Ineos Grenadiers still swinging in final hours of the Tour de France

Carapaz in duel to salvage polka dots

Photo: Tim de Waele/Getty Images

Heading out the door? Read this article on the new Outside+ app available now on iOS devices for members! Download the app.

Ineos Grenadiers is still swinging for the fences in the final hours of the Tour de France despite riding toward Paris in a very unfamiliar situation.

With team captain Egan Bernal sitting on the sidelines following his early exit, the defending Tour champions pivoted toward racing in a way it hasn’t done in franchise history.


Instead of carrying yellow into Paris, the team is fighting for other spoils.

Luke Rowe, a rider typically riding flank of the yellow jersey this late in the Tour, was unleashed Friday. The Ineos Grenadiers veteran, the oldest on the current Tour lineup who joined in 2012, took full advantage.

“It’s nice to keep that going, since losing our GC guy,” Rowe said. “It’s nice to be on the offensive. It’s my first time in six years on a flat stage like this that my shackles are off. It was good fun.”

Rowe was spicing things up late to try to drop the sprinters, but carried team honor with seventh in the bunch sprint.

Such is the new reality for Ineos Grenadiers. The team came into the Tour riding high, winning seven of the past eight yellow jerseys with four different riders.

Team captain Bernal, however, was on the back foot from early in the race. He managed to come out of the Pyrénées even on real time with Primož Roglič — they were separated by 21 seconds based on time bonuses — but Bernal struggled Puy Mary. Bernal tumbled out of contention Sunday at Grand Colombier and abandoned this week.

Kwiatkowski tows Bernal after the Colombian's Grand Colombier collapse.
Kwiatkowski tows Bernal after the Colombian’s Grand Colombier collapse. Photo: Michael Steele/Getty Images

Rivals took notice quickly that Bernal didn’t have the look of a Tour winner in 2020.

“We could tell pretty early that Bernal was not looking so sharp,” said Jumbo-Visma’s Sep Kuss. “We knew by the Pyrénées that it was [UAE-Emirates’ Tadej] Pogačar who was the most dangerous rival.”

With Bernal gone, Ineos Grenadiers rode on pride and delivered a home run Thursday. Michal Kwiatkowski won the stage and Richard Carapaz claimed the King of the Mountains jersey as the pair rode 1-2 across the line in an emotional display.

Carapaz has one more battle for Ineos Grenadiers in Saturday’s time trial.

The Ecuadorian is just two points ahead of Pogačar in the polka-dot jersey standings, leading with 74 to Pogačar’s 72.

He needs a strong ride Saturday to defend the dots and become Ecuador’s first King of the Mountain’s winner.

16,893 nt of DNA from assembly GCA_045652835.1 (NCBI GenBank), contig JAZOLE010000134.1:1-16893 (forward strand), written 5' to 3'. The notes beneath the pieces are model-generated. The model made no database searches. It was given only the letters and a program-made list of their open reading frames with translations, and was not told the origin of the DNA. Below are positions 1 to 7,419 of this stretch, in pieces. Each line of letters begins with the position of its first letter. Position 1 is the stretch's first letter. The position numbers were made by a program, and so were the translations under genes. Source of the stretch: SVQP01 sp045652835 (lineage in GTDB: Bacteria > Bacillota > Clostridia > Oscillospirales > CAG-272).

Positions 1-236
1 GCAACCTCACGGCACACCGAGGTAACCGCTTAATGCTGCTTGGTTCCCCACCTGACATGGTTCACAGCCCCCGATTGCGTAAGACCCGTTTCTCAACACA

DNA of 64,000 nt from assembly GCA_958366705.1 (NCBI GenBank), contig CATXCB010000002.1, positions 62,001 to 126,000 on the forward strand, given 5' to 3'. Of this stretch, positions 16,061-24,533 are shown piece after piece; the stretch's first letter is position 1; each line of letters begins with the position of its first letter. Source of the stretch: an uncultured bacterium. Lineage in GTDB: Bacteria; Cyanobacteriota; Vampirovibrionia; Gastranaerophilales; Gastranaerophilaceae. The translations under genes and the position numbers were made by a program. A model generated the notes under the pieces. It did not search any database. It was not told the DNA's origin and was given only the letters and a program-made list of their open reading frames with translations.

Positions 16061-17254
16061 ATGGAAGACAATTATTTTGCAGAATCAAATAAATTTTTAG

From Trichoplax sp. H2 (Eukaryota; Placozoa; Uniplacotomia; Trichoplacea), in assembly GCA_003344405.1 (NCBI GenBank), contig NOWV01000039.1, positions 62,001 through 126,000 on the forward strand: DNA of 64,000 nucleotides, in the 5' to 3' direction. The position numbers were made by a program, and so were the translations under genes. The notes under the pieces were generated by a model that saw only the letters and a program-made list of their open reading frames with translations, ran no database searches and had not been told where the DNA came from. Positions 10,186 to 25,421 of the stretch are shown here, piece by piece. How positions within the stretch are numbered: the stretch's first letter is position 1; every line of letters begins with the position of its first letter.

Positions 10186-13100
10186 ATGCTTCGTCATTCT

“Tomorrow is going to be a key day for us,” Carapaz said. “I will try to defend the [KoM] title because that’s the most important thing.”

Points will be awarded based on the fastest time up the final climb — not the time on the stage. That means he can use the shootout between Primož Roglič and Pogačar for the yellow-jersey to his advantage.

Ineos Grenadiers got a one-two on the stage and the polka-dot jersey/
Ineos Grenadiers got a one-two on the stage and the polka-dot jersey/ Photo: Stephane Mahe – Pool/Getty Images

Roglič will start Saturday with a 57-second head start on Pogačar, meaning both of the Slovenians will be going full-gas for the stage. In contrast, the only time that matters for Carapaz is the final charge up to the summit, so he can pace himself slowly in the rolling approach to the climb, while his King of the Mountains’ rivals are going all-in for the yellow jersey.

With points of 10, 8, 6, 4, 2, and 1 waiting for the top finishers, it will be close. A tie goes to the rider with the best finishing position Saturday.

So do the math, and Carapaz needs to finish at least one place ahead of Pogačar to safely carry the polka dots into Paris. Roglič, with 67 points, could play spoiler if he wins the stage and the others fail to earn points to cover the gap.

“I am feeling good, and we are planning a time trial accordingly to try to get as many points as possible to maintain the jersey,” Carapaz said. “Tomorrow we’ll do everything we can to get those necessary points to carry the jersey to Paris.”

It’s a very different ending for Ineos Grenadiers than one they imagined three weeks ago. One has a feeling this Tour story is a one-off.

Trending on Velo

An American in France

What’s it like to be an American cyclist living in France? Watch to get professional road cyclist Joe Dombrowski’s view.